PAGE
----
Thursday, June 17, 2021

These Shoes

 By Jay Stringer

We never really know the inside of someone's head.

I was at a writer's convention, years ago now. I was in a much worse place mentally, and I hadn't yet figured out how to talk about it. Added to this, my career was in a weird place. I was out of contracted and being ghosted by my previous editor -after they had asked me to get to work on the very book they were ghosting me over. I'd been writing full-time for around a year, and had been struggling hard with the change from being surrounded by co-workers to being surrounded by myself. And with the added problem that the money wasn't working out. I needed a contract and...well, ghosted. I was facing up to the idea I would need to get a job again. 

My head and emotions hadn't been right since my previous day-job had caused me to have a mini stress-related breakdown a couple years before. I walked into that conference primed for some kind of disaster or other. I simply wasn't well. A few people knew me well enough to notice. 

I had also organised an event. You know the ones. They have a cool name. People read stories in front of an audience somewhere that sells alcohol. I'd organised the event -in a city I'd never been to, at a bar I'd never been to- from thousands of miles away with help from some writer friends. And I'd made the decision to prioritise platforming as many and varied voices as I could manage at a non-paying event before half of the writers were in town. I took myself off the bill to make space. 

But there was another problem brewing. You see, a large part of all of our frustrations in publishing is expectations. We don't really know how the industry works from the outside, and even when we get in, our information is only as good as the people we talk to. I mentioned my career was in a bad place? Well, in many ways, my career was in exactly the same place as the vast majority of lower or mid list authors. Except we never know that going in. So we get anxious and depressed. Unless you're a person already prone to those things, in which case you get more anxious and depressed.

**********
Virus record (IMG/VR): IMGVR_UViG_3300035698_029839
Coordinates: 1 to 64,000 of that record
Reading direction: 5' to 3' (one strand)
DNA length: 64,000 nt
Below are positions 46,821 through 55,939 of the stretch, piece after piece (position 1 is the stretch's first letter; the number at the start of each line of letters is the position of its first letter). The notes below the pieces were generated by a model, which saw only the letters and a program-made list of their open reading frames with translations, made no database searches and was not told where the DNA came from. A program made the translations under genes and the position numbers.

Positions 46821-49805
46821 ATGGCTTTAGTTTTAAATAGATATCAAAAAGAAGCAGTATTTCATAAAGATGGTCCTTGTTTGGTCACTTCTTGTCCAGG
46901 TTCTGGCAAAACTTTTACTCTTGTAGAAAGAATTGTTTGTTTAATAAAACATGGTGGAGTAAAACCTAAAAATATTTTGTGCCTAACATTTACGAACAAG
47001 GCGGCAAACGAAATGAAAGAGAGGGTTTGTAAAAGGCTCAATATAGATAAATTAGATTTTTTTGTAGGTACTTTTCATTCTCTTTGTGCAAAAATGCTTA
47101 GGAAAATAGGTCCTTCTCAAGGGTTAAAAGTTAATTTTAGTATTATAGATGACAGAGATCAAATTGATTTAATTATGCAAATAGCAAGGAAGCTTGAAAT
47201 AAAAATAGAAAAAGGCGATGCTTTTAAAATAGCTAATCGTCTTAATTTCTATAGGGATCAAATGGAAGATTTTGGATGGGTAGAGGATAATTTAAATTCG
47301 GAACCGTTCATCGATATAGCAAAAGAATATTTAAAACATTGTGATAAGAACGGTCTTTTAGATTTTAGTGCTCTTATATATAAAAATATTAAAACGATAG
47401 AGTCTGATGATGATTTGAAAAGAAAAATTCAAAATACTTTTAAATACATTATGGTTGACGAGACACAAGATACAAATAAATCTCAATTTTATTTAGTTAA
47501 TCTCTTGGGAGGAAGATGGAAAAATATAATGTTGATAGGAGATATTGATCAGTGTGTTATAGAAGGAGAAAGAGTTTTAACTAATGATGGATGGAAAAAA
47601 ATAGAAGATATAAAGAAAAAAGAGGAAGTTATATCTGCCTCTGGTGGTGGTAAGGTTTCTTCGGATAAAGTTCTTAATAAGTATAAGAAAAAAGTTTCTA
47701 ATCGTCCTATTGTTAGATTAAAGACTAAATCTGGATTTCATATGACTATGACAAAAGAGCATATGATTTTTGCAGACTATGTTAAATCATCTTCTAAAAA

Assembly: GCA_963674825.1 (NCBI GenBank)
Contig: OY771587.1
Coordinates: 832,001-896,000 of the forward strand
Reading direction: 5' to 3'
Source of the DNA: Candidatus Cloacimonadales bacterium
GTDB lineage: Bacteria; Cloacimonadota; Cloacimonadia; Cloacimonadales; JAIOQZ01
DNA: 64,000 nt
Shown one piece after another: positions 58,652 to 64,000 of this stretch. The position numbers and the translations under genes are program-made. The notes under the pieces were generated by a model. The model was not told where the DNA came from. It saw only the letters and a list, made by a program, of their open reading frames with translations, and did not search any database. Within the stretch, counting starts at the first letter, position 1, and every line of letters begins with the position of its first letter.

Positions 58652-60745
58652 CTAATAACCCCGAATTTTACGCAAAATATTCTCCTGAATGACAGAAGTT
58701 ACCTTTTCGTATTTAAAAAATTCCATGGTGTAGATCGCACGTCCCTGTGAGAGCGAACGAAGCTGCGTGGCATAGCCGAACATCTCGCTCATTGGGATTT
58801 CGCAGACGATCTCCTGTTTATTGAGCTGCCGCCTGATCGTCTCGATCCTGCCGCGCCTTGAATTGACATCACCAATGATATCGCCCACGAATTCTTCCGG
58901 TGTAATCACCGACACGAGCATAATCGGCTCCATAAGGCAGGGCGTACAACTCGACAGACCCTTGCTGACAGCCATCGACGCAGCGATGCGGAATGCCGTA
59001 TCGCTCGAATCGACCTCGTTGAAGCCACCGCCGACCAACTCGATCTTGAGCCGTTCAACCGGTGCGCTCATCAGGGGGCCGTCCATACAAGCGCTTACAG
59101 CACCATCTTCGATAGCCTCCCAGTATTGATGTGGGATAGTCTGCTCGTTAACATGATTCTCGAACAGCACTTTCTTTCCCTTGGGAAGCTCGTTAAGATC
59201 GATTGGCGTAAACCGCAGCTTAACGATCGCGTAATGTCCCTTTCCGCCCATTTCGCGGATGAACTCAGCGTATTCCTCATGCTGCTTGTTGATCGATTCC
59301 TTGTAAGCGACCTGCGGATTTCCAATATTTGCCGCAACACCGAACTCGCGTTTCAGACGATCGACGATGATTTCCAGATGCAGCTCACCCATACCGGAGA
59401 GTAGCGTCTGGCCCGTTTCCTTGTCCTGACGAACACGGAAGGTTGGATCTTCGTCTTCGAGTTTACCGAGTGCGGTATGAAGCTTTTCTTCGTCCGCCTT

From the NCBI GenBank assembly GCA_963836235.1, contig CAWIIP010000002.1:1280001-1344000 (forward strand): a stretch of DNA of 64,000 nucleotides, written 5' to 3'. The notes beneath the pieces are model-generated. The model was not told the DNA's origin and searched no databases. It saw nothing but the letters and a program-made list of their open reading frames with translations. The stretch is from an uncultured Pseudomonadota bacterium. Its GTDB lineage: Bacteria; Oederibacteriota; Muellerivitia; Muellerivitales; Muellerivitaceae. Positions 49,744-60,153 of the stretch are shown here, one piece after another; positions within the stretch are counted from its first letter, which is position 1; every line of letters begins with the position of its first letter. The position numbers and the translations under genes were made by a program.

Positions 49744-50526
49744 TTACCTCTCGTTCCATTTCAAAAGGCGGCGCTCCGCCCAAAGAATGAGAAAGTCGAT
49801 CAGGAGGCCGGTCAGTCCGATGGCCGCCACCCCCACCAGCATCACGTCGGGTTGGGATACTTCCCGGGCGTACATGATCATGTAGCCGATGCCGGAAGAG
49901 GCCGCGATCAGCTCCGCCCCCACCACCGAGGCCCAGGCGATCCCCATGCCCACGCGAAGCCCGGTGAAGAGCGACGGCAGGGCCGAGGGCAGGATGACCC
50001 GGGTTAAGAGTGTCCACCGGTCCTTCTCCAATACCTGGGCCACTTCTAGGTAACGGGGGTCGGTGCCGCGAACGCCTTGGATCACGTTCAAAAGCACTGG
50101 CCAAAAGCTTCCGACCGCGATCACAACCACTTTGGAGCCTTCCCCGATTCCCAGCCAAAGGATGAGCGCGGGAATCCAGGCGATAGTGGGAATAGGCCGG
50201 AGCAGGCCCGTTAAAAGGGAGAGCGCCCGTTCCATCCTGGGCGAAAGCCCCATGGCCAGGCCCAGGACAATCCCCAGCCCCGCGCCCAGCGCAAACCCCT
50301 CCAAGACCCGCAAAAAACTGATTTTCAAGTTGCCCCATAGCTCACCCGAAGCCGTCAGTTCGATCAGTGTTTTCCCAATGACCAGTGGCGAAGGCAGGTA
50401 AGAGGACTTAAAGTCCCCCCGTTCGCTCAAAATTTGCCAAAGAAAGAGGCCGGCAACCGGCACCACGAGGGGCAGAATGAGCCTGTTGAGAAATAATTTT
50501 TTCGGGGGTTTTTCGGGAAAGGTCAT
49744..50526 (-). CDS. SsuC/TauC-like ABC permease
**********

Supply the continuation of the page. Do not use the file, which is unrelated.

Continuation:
In every 'real' job I've ever had, there's the induction period, or some form of official training or meeting, and then you're off onto the floor and things are taken over by the real staff who show you the ropes. You'll be told who to avoid. You'll be told how the systems really work. You'll be told which bits of equipment do what they should, and which you should never use. You get the real scoop. 

By and large in publishing that doesn't happen. If you have an agent, your scoop is as informed as they are. If you're indie, you have whatever preconceived ideas you came in with. And all of us are only ever getting half the story, and certainly never know all of the money. Publishing, by and large, is a collection of cargo cults built up into a pyramid scheme, but nobody tells you that. And a lot of the truly successful writers are people who manage to switch-off all the drama and politics that comes with that, and focus on telling good stories and connecting with readers. 

If you stand in a circle with ten other writers at a festival or convention, five of the people there will think they're failures for not having what they think you have. And four of the people there are too busy wrapped up in whatever career uncertainties they're having in that moment to even think about what they think you've got. Add into that, a lot of people are genuinely concerned with helping others and making more space at the table, but also live with their own crippling career worries every second. 

So not only did I walk into the convention -and that evening event- carrying around all my own bullshit, I was also a walking target for a few other people's bullshit, too. Not just my own expectations and fears of falling short off what I thought I should have, but also some people -who all things being clear were basically in the same place as me- judging me based on what they thought I had.